A beautiful episode of intervening grace and its, er, fruit in Leo Tolstoy’s “Where Love Is, God Is”, found in the collection How Much Land Does a Man Need? and Other Stories and discussed in Paul Zahl’s presentation on Grace in Literature at our 2009 NYC Conference. An especially big hat-tip to GW for the incredibly heartwarming video at the end:
….When she was gone Martin ate some soup, cleared the table and sat down to work. As he worked he kept watching that window and every time a shadow fell across it he would immediately look up to see who was passing. People he knew and strangers passed, but no one in particular.
And then an old market woman stopped right in front of his window. She was carrying an apple‐basket but appeared to have sold most of her wares, as it was almost empty. On one shoulder was a sack of wood‐shavings which she had most probably collected at some place where they were building and was on her way home. The sack was clearly very heavy and was hurting her, so to shift it to her other shoulder she put it down on the pavement, placed the apple‐basket on a post and gave the shavings a shake. Just as she was doing this a boy in a ragged cap suddenly ran up, grabbed an apple and tried to run off with it. But the old woman had stopped him, turned round and grabbed his sleeve. The boy tried to struggle free, but the woman seized him with both hands, knocked his cap off and caught hold of his hair. The boy screamed and the woman cursed. Martin did not wait to make fast his awl but threw it down, rushed through the door and stumbled up the stairs, dropping his spectacles on the way. Out in the street the woman was cursing away, and evidently intended on hauling the boy off to the police station. He struggled and protested his innocence.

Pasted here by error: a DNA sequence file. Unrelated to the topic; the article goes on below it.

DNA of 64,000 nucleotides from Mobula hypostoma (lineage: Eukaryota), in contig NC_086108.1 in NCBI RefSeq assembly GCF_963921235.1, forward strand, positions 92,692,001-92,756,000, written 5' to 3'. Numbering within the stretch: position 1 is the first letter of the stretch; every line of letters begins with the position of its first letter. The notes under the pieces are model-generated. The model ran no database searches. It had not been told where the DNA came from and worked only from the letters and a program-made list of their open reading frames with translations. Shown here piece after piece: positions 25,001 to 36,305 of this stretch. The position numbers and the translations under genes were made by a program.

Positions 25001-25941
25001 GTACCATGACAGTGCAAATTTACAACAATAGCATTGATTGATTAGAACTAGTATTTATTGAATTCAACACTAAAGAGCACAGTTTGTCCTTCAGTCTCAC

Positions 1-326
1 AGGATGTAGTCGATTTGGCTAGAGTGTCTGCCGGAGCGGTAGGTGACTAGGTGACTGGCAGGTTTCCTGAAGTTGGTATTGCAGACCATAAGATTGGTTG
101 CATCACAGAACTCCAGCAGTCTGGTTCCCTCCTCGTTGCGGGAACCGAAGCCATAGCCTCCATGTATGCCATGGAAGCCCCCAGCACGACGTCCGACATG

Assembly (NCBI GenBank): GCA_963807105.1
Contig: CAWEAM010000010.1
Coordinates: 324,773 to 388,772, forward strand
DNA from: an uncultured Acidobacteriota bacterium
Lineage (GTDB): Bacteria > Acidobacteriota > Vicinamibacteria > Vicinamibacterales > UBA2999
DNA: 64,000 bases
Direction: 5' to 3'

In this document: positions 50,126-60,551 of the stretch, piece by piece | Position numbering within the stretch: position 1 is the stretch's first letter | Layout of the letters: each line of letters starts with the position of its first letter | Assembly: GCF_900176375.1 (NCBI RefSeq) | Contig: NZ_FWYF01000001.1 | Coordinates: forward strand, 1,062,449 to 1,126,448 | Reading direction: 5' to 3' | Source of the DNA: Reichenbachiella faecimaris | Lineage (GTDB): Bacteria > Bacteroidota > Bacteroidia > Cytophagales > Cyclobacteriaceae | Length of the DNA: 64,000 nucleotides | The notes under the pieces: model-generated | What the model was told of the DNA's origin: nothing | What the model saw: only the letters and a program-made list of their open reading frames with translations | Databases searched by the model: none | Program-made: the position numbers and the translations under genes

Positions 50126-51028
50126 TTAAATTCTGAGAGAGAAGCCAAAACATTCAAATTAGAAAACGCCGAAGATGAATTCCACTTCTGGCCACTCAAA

‘I never took it!’ he said. ‘What are you hitting me for? Let me go!’
Martin separated them, took the boy by the hand and said, ‘Let him go, Grandma. Forgive him, for Christ’s sake!’
‘I’ll forgive him, but not before he’s had a taste of some new birch twigs! I’m taking the little devil to the police station.’
Martin did his best to dissuade her. ‘Please let him go, Grandma. He won’t ever do it again. For Christ’s sake, let him go.’
The old woman released the boy, who wanted to run off, but Martin stopped him. ‘You should ask the old woman to forgive you,’ he said. ‘And don’t you ever do it again –- I saw you take it.’
The boy burst into tears and begged her to forgive him.
‘That’s the way! Now, here’s an apple for you,’ Martin said, taking an apple from the basket and handing it to the boy. ‘I’ll pay for it, Grandma,’ he added.
‘But you’ll only spoil little devils like him that way,’ she said. ‘What he deserves is such a thrashing he won’t be able to sit down for a week.’
‘Oh, Grandma!’ Martin retorted. ‘That may be our way, but it’s not God’s way. If the punishment for stealing just one apple is a thorough thrashing, then what should we deserve for our mortal sins?’
The old woman did not reply.
And Martin told her the parable of the master who excused one of his servants a great debt and how that servant went out and seized his own debtor by the throat. The old woman listened and so did the boy.
‘God has commanded us to forgive, otherwise He will not forgive us. We should forgive everyone – -not least thoughtless little boys!’
The old woman shook her head and sighed. ‘That’s all very well, but children are terribly spoilt these days.’
‘Then it’s up to us, their elders to teach them w hat’s right,’ Martin said.
‘Yes, I agree,’ the old woman replied. ‘I had seven children once, but now I’ve only one daughter.’
And she told him how and where she and her daughter were living, and how many grandchildren she had.
‘As you can see, I’m not very strong,’ she said, ‘but I still have to work myself to the bone. I feel so sorry for my grandchildren –- such lovely boys, all of them! No one is as kind to me as they are. And my Aksyutka wouldn’t leave me for anyone. “Dear Mummy,” she says, “you’re such a d ear!”’ And the old woman was quite overcome.
‘Well, I suppose it’s because he’s so young,’ she added, looking at the boy. ‘May God be with him.’
She was about to lift her sack on to her shoulders when the boy immediately ran forward to help. ‘Let me carry that for you, Grandma,’ he said, ‘I’m going your way.’
The old woman accepted and put the sack on the boy’s back.
And off they went down the street. The old woman forgot to ask Martin to pay for the apple and Martin stood there, watching and listening to them as they went.